III. The Tail that wags the dog… Terminal Value Aswath Damodaran! 65! .

The value is therefore the present value of cash flows forever.Getting Closure in Valuation   A publicly traded firm potentially has an infinite life. we estimate cash flows for a “growth period” and then estimate a terminal value. to capture the value at the end of the period: t = N CFt Terminal Value Value = ∑ + t (1 + r)N t = 1 (1 + r) Aswath Damodaran! 66! . t = ∞ CF t Value = ∑ t t = 1 (1+ r)   Since we cannot estimate cash flows forever.

Ways of Estimating Terminal Value Aswath Damodaran! 67! .

g) where. r = Discount rate (Cost of Equity or Cost of Capital) g = Expected growth rate   While companies can maintain high growth rates for extended periods. the present value of those cash flows can be written as: Value = Expected Cash Flow Next Period / (r .Stable Growth and Terminal Value   When a firm’s cash flows grow at a “constant” rate forever. they will all approach “stable growth” at some point in time. When they will do so will depend upon: •  How large they are relative to the market in which they operate •  Their competitive advantages Aswath Damodaran! 68! .

•  Betas should move towards one •  Debt ratios should converge on long-term sustainable averages Aswath Damodaran! 69! .Four Rules for Terminal value   Respect the cap: The stable growth rate cannot exceed the growth rate of the economy but it can be set lower. •  Riskfree rate = Expected inflation + Expected Real Interest Rate •  Nominal growth rate in economy = Expected Inflation + Expected Real Growth       Stable period excess returns: Firms that generate returns on capital that vastly exceed their costs of capital should see these excess returns shrink in stable growth as competition enters and size works against them. firms have to reinvest and how much they reinvest will be a function of the return on capital: Reinvestment Rate = Stable growth rate/ Stable ROC Adjust risk and cost of capital: The cost of equity and capital in stable growth should be reflective of a mature firm in stable growth. One simple proxy for the nominal growth rate of the economy is the riskfree rate. In particular. To grow at a perpetual rate. Reinvest to grow: Growth is never free and this is especially true in stable growth.

the growth rate should be nominal in the currency in which the valuation is denominated. The terminal value will be lower and you are assuming that your firm will disappear over time. •  If you assume that the economy is composed of high growth and stable growth firms. •  The stable growth rate can be negative.   One simple proxy for the nominal growth rate of the economy is the riskfree rate. •  Riskfree rate = Expected inflation + Expected Real Interest Rate •  Nominal growth rate in economy = Expected Inflation + Expected Real Growth Aswath Damodaran! 70! .1. •  If you use nominal cashflows and discount rates. the growth rate of the latter will probably be lower than the growth rate of the economy. How high can the stable growth rate be?   The stable growth rate cannot exceed the growth rate of the economy but it can be set lower.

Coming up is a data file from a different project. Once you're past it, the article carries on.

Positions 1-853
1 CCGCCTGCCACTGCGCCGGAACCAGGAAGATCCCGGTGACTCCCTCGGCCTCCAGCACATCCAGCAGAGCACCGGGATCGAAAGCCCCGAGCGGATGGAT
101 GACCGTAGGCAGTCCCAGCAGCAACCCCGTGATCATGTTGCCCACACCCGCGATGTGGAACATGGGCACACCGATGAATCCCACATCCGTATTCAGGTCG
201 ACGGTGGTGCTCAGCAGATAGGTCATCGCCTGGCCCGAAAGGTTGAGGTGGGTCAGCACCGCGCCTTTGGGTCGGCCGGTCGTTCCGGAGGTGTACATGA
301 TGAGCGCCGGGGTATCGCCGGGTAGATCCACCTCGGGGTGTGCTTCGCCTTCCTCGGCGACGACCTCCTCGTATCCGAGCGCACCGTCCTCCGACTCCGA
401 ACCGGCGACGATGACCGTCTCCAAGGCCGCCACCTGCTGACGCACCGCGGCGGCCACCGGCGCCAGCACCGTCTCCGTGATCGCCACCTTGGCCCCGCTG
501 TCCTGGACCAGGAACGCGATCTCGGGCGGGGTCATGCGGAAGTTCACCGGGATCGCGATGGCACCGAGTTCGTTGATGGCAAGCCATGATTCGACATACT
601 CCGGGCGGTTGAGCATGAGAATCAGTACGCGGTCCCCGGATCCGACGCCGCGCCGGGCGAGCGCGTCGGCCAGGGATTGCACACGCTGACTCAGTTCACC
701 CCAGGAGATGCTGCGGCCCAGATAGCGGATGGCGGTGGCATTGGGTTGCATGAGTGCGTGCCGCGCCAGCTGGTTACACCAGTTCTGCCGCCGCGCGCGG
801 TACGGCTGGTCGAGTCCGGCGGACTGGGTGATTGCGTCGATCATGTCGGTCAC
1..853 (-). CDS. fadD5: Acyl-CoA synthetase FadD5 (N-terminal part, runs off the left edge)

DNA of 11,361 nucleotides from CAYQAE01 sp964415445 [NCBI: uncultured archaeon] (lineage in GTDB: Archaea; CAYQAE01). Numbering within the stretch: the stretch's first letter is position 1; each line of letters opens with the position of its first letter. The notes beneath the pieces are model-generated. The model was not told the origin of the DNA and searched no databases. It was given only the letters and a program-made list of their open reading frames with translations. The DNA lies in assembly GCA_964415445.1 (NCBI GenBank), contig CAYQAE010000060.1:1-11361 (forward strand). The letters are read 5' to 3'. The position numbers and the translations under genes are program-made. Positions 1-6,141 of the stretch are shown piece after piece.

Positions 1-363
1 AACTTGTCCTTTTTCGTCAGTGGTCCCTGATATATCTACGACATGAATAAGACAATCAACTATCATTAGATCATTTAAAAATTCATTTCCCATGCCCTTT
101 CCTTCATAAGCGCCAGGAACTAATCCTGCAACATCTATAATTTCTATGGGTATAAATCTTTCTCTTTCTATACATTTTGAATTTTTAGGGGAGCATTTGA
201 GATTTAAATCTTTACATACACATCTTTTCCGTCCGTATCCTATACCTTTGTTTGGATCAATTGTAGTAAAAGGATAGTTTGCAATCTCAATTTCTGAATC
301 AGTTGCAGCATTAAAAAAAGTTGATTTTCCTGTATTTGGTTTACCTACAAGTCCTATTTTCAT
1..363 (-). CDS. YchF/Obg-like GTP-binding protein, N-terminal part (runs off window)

Thus. high growth comes from high project returns. When will the firm reach stable growth?   Size of the firm •  Success usually makes a firm larger. which. a firm growing at 30% currently probably has higher growth and a longer expected growth period than one growing 10% a year now.   Barriers to entry and differential advantages •  Ultimately. how long they will stay up and how strong they will remain. there is a correlation between current growth and future growth. in turn. it becomes much more difficult for them to maintain high growth rates   Current growth rate •  While past growth is not always a reliable indicator of future growth. •  The question of how long growth will last and how high it will be can therefore be framed as a question about what the barriers to entry are. comes from barriers to entry and differential advantages. Aswath Damodaran! 71! . As firms become larger.2.